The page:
What Is Embodiment?

The mind and body connection.

woman meditating with hands together

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What Is Embodiment?

Embodiment

When people experience the world through their bodies and senses, they may feel grounded in their physical bodies or embodied. The term refers to the mind and body connection.

Embodiment and Somatic Therapy

Scientists are finding that thoughts reside in the body, not just in the mind. According to the APA Dictionary of Psychology, embodied cognition is the concept that “the human mind is largely determined by the structures of the human body (morphology, sensory and motor systems) and its interactions with the physical environment.”

In other words, the human mind is largely influenced by our bodies and how they interact with the physical world around us.

Embodiment doesn’t overlook the value of people's physicality or senses. Embodiment practices are derived from somatic therapy. Somatic therapy (typically used in the treatment of PTSD) helps patients focus on bodily sensations triggered by thoughts of the traumatic memory.

The Importance of Embodiment

In the current world of screens, people often disconnect from their bodies. Therefore, most don’t listen to their body's sensations or heed its signals when something goes awry. This can, in turn

Embodiment in Research

In one recent study about women in Adelaide, Australia, who hesitated to get help for their disordered eating, the concept of embodiment was central.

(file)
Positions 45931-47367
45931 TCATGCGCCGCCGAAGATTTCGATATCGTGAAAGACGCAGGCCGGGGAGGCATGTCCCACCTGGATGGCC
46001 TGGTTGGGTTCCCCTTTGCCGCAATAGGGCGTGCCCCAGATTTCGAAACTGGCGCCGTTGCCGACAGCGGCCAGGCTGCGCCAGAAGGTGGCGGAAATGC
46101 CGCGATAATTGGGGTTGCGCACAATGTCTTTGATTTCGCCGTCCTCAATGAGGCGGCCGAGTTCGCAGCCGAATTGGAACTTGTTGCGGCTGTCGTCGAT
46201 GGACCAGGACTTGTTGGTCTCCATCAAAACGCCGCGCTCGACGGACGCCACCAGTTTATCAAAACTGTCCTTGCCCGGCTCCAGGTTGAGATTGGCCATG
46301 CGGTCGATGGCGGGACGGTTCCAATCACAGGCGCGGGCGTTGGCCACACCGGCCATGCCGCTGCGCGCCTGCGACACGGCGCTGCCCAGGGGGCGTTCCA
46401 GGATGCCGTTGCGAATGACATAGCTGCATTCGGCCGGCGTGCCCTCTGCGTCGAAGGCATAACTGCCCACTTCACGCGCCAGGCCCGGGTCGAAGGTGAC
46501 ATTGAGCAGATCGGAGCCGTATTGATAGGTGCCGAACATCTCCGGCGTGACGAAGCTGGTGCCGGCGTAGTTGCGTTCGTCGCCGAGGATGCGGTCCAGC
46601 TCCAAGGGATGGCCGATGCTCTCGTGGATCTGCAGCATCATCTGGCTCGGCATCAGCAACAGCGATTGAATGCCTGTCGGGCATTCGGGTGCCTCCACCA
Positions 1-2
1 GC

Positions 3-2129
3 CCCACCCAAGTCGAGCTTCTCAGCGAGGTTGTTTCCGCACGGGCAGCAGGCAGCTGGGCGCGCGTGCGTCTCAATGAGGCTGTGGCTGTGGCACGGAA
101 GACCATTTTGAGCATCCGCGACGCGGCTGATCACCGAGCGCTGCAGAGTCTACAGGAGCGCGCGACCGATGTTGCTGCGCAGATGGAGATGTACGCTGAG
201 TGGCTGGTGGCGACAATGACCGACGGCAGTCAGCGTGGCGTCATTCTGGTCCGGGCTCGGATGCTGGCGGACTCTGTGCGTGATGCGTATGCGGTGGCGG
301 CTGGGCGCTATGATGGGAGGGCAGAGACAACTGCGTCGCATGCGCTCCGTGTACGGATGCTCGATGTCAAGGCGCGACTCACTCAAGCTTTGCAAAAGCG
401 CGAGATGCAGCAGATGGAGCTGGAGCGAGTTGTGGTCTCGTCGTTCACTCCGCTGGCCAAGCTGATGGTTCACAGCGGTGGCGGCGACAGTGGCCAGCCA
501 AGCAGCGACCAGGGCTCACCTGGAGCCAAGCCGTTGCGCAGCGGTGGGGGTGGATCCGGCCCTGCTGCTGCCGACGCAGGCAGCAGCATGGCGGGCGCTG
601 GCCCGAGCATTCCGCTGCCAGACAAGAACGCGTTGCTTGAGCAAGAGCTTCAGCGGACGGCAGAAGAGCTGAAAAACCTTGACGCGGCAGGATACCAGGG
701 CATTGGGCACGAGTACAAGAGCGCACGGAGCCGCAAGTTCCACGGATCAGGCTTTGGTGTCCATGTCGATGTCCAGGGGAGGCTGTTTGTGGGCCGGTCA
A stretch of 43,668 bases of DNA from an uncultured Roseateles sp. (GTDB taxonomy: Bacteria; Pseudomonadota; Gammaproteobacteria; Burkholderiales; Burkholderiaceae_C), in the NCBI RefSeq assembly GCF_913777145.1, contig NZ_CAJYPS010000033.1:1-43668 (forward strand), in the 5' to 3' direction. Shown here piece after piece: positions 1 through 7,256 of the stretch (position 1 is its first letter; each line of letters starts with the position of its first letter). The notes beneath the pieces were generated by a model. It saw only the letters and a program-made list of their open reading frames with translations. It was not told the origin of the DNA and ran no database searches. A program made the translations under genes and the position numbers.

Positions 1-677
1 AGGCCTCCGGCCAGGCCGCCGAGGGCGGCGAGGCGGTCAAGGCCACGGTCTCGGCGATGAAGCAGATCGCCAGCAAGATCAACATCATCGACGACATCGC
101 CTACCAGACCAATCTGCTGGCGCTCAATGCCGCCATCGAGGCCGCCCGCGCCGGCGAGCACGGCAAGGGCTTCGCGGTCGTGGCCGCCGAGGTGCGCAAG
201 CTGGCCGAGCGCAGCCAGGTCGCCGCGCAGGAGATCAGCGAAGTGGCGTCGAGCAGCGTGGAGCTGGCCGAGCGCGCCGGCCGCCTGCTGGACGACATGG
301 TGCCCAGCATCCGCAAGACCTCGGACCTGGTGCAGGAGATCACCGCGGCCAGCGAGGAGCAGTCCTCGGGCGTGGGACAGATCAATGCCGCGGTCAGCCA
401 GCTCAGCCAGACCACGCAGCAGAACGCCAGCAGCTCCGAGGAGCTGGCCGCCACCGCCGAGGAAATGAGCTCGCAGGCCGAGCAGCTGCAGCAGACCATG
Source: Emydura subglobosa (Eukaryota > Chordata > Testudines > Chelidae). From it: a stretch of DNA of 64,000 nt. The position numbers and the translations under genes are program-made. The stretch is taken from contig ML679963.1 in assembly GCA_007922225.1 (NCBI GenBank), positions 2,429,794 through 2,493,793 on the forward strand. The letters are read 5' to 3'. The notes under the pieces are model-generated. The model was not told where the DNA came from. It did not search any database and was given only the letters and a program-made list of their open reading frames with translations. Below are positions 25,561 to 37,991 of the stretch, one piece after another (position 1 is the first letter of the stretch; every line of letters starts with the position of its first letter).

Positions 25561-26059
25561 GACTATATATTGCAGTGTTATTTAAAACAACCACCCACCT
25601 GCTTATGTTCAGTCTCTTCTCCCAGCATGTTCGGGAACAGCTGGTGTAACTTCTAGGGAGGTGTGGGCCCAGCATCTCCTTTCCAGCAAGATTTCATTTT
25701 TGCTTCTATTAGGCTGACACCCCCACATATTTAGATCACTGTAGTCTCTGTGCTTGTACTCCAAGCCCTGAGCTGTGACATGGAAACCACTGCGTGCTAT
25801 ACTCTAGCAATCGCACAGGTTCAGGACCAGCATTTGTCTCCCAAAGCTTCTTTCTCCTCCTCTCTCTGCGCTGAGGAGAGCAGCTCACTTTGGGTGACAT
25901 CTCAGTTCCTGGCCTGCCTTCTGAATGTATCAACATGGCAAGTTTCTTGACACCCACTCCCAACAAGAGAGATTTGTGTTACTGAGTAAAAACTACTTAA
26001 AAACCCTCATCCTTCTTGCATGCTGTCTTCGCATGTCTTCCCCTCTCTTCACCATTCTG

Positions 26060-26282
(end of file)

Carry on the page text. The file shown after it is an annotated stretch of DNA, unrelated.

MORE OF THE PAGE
In this study, scientists discussed how the self is not separate, but aspects of the self are tied together through embodiment. They suggest that approaching severe and enduring anorexia nervosa (SE-AN) through a paradigm of embodiment can positively influence future therapeutic models.

Current therapeutic models try to divide anorexia nervosa from the body and separate it from the idea of a whole self to achieve recovery. The scientists believe using a an embodiment model reframes our understanding of SE-AN.

Embodiment Practices in Somatic Therapy

Embodiment practices attend to the senses and incorporate your physical being into the healing process. These practices fall under the umbrella of somatic psychology. The term “somatic” means relating to the body.

Somatic therapy focuses on this very important mind/body interface. This form of therapy is inclusive and takes a holistic therapeutic approach.

Rather than focusing on the mind as other therapies do, somatic psychology focuses on the feedback loop between the body and mind. Therefore, having body awareness becomes a crucial healing agent.

Tension and pain no longer take up residence in the body anymore. In this kind of therapy, patients go beyond where verbal communication or talk therapy can take them. Somatic therapists employ mind-body techniques for the sake of releasing what’s weighing on you physically and emotionally.

Proponents believe that the spirit, attitude, mind, and body should all be considered in treatment as they each have an effect on mental health and vice versa.